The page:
Town of Galena, Illinois

The moving story of Jesse Grant and his Son Ulysses In Galena, Illinois

First some context on Galena. The western state of Illinois joins the Union in 1818 and has a population of some 476,000 in the 1840 Census. Ones of its booming cities at that time is Galena, and from Jesse Grant’s shop on main street would one of America’s most famous leaders be called to war.

This city takes its name from the mineral, “galena,” which is mined and converted into lead for use in making paints, ammunition, pipes, burial vault lines, and pewter.

Galena and surrounding Jo Daviess County produced 70% of all the lead ore in America

By 1700 both native Sac and Fox tribes and French trappers have discovered and begun to mine the abundant lead deposits in the area. A century later, American pioneers arrive, and a trading post is established in 1819 to support transportation of lead ore down the Galena River and then over to the Mississippi. Once the port of Galena is opened, the city quickly becomes a key stopping off point along the great river, between St. Paul and St. Louis.

By 1840 Galena and surrounding Jo Daviess County are producing 70% of all the lead ore in America.

Agricultural production picks up, and surplus farm goods soon join lead ore on transport boats.

What was a frontier outpost has become an established and flourishing city, with a population of roughly 3,000 people.

The population has all the characteristics of a frontier mining town… with a mixture of peoples. Foreigners from all parts of the world and Americans from every state in the Union are thrown together indiscriminately. The miners get along well together. Some are men of questionable character, and all are adventurers, but in spite of these characteristics… little ‘claim jumping’ materializes, few infringements are made upon the law, and above all there seems to exist among these people a thorough trust and goodwill toward everyone.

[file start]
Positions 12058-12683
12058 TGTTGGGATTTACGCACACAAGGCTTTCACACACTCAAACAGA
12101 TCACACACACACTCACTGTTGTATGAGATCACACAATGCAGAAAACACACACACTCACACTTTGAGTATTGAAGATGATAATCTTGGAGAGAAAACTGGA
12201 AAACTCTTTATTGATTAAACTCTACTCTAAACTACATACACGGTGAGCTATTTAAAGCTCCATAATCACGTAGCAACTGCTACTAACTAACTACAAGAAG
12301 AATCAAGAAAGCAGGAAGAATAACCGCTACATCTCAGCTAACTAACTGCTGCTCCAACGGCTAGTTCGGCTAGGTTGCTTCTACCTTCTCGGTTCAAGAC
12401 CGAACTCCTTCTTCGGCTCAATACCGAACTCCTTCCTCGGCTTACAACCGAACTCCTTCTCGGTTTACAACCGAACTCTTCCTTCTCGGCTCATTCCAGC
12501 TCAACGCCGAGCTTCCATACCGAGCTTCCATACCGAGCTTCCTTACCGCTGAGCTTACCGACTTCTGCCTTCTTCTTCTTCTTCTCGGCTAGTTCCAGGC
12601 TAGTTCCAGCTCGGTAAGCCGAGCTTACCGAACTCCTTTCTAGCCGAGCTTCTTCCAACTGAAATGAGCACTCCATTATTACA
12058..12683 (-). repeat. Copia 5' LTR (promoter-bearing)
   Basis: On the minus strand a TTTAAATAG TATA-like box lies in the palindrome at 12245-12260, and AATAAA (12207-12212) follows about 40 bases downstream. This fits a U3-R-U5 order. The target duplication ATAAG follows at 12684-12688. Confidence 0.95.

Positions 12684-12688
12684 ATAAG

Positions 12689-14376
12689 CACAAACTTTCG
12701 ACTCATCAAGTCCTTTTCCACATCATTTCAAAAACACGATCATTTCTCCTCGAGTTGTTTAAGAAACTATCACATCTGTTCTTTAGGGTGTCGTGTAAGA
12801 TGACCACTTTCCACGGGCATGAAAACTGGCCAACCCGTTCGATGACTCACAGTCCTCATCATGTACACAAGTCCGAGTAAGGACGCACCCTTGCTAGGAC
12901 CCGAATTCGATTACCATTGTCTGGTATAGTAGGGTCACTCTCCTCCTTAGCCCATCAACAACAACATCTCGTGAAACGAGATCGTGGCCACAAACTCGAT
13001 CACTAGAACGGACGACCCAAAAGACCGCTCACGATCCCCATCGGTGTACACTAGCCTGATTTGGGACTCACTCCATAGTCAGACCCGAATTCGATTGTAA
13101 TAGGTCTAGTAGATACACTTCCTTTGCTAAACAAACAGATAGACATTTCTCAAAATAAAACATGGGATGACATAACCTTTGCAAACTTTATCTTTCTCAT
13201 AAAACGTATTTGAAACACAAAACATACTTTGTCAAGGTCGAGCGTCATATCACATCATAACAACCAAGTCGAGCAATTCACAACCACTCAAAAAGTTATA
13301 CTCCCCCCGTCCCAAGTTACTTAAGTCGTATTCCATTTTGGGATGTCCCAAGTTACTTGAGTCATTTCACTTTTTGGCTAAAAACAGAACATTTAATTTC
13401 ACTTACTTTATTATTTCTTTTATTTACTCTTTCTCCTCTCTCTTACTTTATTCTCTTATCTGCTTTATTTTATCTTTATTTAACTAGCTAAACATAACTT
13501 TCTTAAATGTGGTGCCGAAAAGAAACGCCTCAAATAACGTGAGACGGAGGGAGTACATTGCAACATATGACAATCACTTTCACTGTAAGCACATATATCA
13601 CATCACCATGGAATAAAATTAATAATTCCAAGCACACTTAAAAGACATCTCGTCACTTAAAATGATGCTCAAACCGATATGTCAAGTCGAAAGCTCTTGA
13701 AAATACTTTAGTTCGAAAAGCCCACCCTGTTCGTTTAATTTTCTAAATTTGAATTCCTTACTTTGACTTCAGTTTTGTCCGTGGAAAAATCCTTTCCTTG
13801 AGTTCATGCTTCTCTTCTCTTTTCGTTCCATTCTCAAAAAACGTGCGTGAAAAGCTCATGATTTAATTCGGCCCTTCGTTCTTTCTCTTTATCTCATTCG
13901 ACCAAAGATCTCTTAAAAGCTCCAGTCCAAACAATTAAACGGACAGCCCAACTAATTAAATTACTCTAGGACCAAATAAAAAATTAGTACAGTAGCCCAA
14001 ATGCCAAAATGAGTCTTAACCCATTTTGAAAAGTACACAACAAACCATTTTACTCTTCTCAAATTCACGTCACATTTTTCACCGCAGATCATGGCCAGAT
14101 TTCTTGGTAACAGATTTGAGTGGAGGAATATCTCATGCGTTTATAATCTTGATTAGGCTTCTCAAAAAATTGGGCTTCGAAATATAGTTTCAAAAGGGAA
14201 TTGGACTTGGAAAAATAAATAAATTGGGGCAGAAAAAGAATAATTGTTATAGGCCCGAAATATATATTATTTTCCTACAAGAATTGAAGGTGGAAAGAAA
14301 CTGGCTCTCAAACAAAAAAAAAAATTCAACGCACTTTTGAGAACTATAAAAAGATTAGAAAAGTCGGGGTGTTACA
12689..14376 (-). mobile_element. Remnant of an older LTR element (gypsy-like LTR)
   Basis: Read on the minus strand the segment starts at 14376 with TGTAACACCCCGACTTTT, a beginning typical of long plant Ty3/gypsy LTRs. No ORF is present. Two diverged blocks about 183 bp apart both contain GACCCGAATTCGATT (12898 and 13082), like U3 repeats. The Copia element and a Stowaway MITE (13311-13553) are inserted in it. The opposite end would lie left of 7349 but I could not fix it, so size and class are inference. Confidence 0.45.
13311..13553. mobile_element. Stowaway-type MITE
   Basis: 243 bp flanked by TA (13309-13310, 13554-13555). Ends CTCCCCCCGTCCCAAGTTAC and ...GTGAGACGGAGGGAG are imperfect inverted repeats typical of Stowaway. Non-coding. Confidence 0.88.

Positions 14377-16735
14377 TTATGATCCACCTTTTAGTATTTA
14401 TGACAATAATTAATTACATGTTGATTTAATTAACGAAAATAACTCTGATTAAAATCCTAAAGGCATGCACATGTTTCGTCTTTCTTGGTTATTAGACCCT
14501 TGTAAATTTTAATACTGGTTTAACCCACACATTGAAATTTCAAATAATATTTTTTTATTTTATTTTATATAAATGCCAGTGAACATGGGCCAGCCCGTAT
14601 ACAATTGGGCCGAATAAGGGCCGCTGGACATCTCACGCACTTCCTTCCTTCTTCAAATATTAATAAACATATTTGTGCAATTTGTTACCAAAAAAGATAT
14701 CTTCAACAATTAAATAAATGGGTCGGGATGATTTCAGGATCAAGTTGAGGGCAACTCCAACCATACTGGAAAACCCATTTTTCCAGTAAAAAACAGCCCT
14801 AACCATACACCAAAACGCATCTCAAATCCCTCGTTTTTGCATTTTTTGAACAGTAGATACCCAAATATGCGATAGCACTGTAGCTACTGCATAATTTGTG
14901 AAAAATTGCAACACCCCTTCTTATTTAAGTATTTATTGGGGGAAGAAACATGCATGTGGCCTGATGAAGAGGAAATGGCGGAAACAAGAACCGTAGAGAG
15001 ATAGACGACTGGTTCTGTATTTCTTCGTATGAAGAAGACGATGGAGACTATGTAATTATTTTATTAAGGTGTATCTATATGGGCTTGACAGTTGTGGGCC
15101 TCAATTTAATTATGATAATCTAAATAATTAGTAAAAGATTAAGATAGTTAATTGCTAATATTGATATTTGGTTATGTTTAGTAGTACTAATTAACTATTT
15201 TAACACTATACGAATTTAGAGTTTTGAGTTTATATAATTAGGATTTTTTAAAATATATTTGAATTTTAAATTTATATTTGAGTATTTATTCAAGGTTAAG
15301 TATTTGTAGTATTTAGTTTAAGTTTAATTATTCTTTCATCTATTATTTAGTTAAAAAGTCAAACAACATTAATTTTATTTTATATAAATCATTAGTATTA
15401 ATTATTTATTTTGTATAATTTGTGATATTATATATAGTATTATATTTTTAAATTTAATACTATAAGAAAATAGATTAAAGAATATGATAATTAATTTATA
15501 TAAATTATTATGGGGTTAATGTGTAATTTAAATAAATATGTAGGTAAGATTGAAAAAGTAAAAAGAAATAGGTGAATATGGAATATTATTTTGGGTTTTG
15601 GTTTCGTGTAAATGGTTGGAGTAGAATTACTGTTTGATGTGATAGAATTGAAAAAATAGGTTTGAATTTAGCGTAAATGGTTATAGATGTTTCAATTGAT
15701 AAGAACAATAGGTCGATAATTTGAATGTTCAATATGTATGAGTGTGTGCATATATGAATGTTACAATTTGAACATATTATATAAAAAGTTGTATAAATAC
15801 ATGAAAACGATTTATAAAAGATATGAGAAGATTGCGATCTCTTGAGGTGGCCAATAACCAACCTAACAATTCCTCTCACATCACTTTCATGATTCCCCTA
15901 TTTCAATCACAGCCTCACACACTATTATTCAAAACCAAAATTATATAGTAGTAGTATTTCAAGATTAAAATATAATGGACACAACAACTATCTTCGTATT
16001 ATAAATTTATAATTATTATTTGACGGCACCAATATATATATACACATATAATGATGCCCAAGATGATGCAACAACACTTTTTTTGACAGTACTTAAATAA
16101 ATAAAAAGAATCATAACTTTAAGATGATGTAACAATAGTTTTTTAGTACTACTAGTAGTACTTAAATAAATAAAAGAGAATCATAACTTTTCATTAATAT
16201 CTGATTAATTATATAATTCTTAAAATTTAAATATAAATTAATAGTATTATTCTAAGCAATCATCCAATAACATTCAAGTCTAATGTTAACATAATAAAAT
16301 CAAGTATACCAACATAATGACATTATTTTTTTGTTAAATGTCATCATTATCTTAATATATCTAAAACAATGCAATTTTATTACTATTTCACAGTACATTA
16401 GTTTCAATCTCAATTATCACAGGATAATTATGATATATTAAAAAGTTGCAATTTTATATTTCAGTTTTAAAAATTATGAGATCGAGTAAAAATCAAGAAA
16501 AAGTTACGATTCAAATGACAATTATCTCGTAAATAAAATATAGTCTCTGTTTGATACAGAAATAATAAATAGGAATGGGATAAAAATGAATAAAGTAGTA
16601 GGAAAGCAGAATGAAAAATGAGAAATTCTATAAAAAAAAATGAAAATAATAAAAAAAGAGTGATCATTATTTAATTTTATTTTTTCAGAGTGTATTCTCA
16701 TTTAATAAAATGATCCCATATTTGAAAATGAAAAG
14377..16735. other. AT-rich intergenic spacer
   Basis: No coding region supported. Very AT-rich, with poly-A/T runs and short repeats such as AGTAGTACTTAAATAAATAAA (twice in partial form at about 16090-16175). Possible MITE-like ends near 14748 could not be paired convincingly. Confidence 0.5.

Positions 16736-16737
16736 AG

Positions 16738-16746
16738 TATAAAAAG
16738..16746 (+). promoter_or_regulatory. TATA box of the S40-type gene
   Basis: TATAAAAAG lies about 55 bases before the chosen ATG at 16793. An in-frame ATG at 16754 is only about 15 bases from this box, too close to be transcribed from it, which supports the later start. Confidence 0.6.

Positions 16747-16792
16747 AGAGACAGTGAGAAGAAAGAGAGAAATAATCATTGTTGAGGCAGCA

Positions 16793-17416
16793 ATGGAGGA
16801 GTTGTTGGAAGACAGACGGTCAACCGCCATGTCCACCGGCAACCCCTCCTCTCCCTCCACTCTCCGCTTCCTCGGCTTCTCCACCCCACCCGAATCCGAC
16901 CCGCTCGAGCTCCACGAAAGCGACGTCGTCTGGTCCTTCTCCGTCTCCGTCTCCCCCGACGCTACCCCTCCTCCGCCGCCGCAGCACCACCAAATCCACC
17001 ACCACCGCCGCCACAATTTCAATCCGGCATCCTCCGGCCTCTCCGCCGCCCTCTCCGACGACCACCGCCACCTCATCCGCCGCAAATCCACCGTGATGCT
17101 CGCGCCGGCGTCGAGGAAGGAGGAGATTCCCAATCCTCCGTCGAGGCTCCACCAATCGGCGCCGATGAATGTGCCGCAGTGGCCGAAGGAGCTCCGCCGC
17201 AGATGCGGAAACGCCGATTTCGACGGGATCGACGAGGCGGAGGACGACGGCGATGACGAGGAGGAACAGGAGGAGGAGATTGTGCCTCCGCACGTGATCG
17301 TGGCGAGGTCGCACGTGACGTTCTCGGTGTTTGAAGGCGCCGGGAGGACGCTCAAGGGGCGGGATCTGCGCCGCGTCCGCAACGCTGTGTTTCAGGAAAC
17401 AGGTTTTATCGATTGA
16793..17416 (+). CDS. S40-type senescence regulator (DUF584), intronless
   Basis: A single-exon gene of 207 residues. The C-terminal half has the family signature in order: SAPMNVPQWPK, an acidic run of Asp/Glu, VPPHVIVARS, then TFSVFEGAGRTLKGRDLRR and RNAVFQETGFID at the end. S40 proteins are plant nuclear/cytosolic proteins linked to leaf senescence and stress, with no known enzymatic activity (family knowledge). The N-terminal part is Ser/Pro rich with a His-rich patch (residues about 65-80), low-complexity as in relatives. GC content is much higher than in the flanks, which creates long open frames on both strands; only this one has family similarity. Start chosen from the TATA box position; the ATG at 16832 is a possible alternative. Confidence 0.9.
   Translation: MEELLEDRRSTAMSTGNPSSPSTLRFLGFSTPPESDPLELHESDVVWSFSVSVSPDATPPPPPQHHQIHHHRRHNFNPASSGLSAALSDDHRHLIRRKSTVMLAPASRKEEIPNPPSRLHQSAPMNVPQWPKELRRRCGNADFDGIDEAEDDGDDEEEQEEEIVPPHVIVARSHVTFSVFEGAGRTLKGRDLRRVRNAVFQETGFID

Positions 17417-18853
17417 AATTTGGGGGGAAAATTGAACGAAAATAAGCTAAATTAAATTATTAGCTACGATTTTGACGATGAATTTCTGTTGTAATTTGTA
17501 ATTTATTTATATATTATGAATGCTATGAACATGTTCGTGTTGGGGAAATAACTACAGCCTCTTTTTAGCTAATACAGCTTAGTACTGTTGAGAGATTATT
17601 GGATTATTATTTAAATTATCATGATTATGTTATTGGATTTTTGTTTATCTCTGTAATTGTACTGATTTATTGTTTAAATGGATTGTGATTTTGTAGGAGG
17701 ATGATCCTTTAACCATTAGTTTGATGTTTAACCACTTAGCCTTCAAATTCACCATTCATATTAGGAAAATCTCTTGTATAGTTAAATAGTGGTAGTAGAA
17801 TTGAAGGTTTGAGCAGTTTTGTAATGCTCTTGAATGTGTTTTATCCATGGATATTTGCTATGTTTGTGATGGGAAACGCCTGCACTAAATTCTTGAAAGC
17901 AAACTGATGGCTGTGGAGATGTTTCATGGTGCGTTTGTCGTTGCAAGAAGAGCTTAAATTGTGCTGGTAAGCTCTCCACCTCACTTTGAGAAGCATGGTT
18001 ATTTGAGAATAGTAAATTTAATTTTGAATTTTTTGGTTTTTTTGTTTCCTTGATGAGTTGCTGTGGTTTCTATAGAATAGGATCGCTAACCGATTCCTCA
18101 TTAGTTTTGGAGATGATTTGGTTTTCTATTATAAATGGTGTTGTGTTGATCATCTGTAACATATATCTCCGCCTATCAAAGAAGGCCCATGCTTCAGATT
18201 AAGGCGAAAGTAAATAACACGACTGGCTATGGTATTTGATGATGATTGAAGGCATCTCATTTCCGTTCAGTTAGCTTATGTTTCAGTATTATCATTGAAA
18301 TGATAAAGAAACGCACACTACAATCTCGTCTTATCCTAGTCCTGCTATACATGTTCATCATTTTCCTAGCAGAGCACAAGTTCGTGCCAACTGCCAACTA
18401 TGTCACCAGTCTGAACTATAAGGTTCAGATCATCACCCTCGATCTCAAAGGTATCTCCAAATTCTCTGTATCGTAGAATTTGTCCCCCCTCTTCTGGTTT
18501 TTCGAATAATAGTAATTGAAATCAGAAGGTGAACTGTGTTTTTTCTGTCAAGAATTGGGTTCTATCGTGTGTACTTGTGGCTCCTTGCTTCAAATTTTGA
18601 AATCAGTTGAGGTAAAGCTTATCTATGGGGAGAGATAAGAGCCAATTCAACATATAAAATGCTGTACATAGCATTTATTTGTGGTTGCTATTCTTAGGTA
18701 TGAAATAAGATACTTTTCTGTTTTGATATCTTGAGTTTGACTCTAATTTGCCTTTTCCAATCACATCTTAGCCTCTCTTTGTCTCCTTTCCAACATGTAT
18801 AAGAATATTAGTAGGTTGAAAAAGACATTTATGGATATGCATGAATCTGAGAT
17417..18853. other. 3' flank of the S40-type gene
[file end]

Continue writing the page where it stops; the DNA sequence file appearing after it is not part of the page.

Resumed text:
Galena […] headed to becoming the dominant industrial city in Illinois

The only laws at first governing this part of the state are contained on a single sheet of foolscap paper posted up in most public places and dealing with disputes over mining claims. But as for ordinary transactions, the people rely among themselves entirely on the law of Honor.

Residents of Galena live in the 550 buildings that have been erected by 1840, with an estimated total value of $1.6 million, or an average of about $3,000 apiece.

They read local newspapers, The Northwest Gazette and Galena Advertiser. They make deposits and loans at a branch of the State Bank of Illinois. There are several churches in town, a fire department, a library of over 8,000 volumes. A temperance society springs up, as the religious reform movement gains support in the region. Entertainment arrives in the form of balls and theater.

For a time, Galena, like its Mississippi River neighbor, Quincy, 250 miles to its south, appears headed to becoming the dominant industrial city in Illinois. But this vision recedes in the late 1840’s, when Chicago becomes the central railroad hub for the emerging west.

One enduring business in Galena is the Grant & Perkins tannery and leather goods store on Main St. A co-owner is Jesse Grant, who resides in Ohio and oversees such operations across several cities.

Jesse Grant
Jesse Grant (1794-1873)
Ulysses S. Grant 3
Ulyesses Grant (1822-1885)

Jesse Grant offers his son a job

In 1854, Jesse will offer a job in the Galena shop to his son, Ulysses, who has just resigned from a career in the military. But Ulysses initially turns down the offer to make his own way, first as a farmer and then as a bill collector. By 1860, however, these attempts have failed, and he is desperate for work to provide for himself, his wife, and their four children, so he joins his father.

Thus former Captain U.S. Grant is working in the leather store in Galena on April 15, 1861, when Abraham Lincoln calls for 75,000 volunteers to suppress a rebellion. In time, the town once famous for lead, will be remembered for its favorite son.

Read more about Jesse Grant and the Grant Family: